I run because long after my footprints fade away, maybe I will have inspired a few to reject the easy path, hit the trails, put one foot in front of the other, and come to the same conclusion I did: I run because it always takes me where I want to go. — Dean Karnazes, Ultramarathon Runner
Since the ancient Egyptians, there has been long distance racing, and today, countless marathons take place around the world each year. In 2017, more than 18 million people ran in organized competitive road races in the USA, and millions more participate in social, non-competitive organized running events.
Why run a marathon? Some people run a marathon for the physical exercise or the challenge. Others for the competition. Then, there are those that run for very personal reasons.
Johnnie Jameson, a Vietnam War veteran and US Postal Service employee, runs to heal, and he’s been running the LA Marathon since 1986, earning him the title of ‘Legacy Runner’. Mr. Jameson shares his story and explains his unusual backwards running style in Mile 19, a short documentary video by Big Pup Film.
English long distance runner and marathon world champion, Paula Radcliffe, finds beauty in running, and believes it’s a gift as well as an art– a way of expressing yourself. Take a run with Paula, and listen as she shares her thoughts about running.
And, there are those that just love the feeling of that runner’s high and get hooked on testing the limits of their bodies.
An ultramarathon (aka ultra running & ultra distance) is any foot race longer than a traditional marathon distance (26.2 miles/42.2 kilometers). There are two types of ultramarathon events: distance (the winner runs a specific distance in the shortest amount of time) and time (the winner runs the most distance in a specific amount of time). Ultra distances are typically 50 kilometres (31.1 mi), 100 kilometres (62.1 mi), 50 miles (80.5 km), and 100 miles (160.9 km), but distances as well as race courses and terrain vary. Timed ultramarathon events range from hours (6, 12 & 24 hours) to days (known as multi-day or stage race events). Self-supported ultramarathon stage races where each ultrarunner must carry all supplies needed to survive the race, including food, are considered the most demanding.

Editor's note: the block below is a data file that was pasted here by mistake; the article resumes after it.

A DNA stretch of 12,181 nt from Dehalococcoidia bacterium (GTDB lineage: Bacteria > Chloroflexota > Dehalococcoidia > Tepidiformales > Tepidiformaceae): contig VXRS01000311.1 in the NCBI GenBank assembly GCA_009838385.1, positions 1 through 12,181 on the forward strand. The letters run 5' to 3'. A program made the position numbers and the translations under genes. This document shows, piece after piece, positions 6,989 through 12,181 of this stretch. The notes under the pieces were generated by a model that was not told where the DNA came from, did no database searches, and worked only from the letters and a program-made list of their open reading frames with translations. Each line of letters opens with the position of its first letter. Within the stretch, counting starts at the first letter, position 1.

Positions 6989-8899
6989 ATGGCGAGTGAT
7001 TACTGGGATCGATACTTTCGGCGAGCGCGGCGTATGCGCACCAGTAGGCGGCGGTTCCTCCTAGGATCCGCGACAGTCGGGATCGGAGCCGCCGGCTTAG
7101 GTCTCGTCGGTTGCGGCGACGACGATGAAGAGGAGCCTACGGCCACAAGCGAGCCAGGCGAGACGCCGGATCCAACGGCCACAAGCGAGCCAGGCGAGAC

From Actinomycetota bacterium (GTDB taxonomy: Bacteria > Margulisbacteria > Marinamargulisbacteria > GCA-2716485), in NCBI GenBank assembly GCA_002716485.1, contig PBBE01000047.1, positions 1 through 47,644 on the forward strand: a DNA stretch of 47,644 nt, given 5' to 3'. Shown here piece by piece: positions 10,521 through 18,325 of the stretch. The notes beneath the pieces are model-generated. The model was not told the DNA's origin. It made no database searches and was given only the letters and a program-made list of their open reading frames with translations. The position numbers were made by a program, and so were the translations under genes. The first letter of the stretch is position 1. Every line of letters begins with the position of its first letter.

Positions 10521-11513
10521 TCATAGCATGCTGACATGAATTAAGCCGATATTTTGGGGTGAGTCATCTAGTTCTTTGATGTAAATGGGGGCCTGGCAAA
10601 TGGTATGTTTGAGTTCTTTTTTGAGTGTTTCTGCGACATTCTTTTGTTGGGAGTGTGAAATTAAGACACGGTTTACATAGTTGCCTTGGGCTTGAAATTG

If you’re serious about this extreme sport, the training requires intense dedication. In the short video Ultra Man, Robbie Britton talks about his mindset and why he does it.
Paddy O’Leary grew up in Ireland, but didn’t do much running until moving to San Francisco. Watch his return to Ireland to take on the ultramarathon challenge of self-navigated 115 kilometer Wicklow Round, and rediscovery of his home through running in the short video ‘Coming Home’.
“If you are losing faith in human nature, go out and watch a marathon.” — Kathrine Switzer, Marathon Runner
Association of International Marathons and Distance Races (AIMS)
Find a Running Club in USA, Road Runners Club of America
How to Start Running by Tara Parker-Pope, The New York Times Well (why run, how to train, and tips on picking your gear, fueling your body, hydrating, and preventing injury)
Why Stretching Might Not Make You a Better Runner by Richard Gray, BBC Future (March 28, 2019) – Research provides some surprising findings and tips on how runners can improve performance
Training Programs for Marathons and Half-Marathons (beginners-intermediate-experienced), Chattanooga Track Club
International Association of Ultrarunners – promotes and develops long distance running worldwide by encouraging events and activities and sanctioning competitions
10 Things No One Tells You Before You Run an Ultramarathon by Damian Hall, The Telegraph (May 4, 2017) – Take it slow, eat a lot, and enjoy the sport of ultra running.
Follow Sarah Brown as she trains for US Olympic trials in the short video documentary series, Run Mama Run. You’ll be inspired by her story of determination and family.
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Feature photo is courtesy of Martins Zimlickis, Unsplash CC0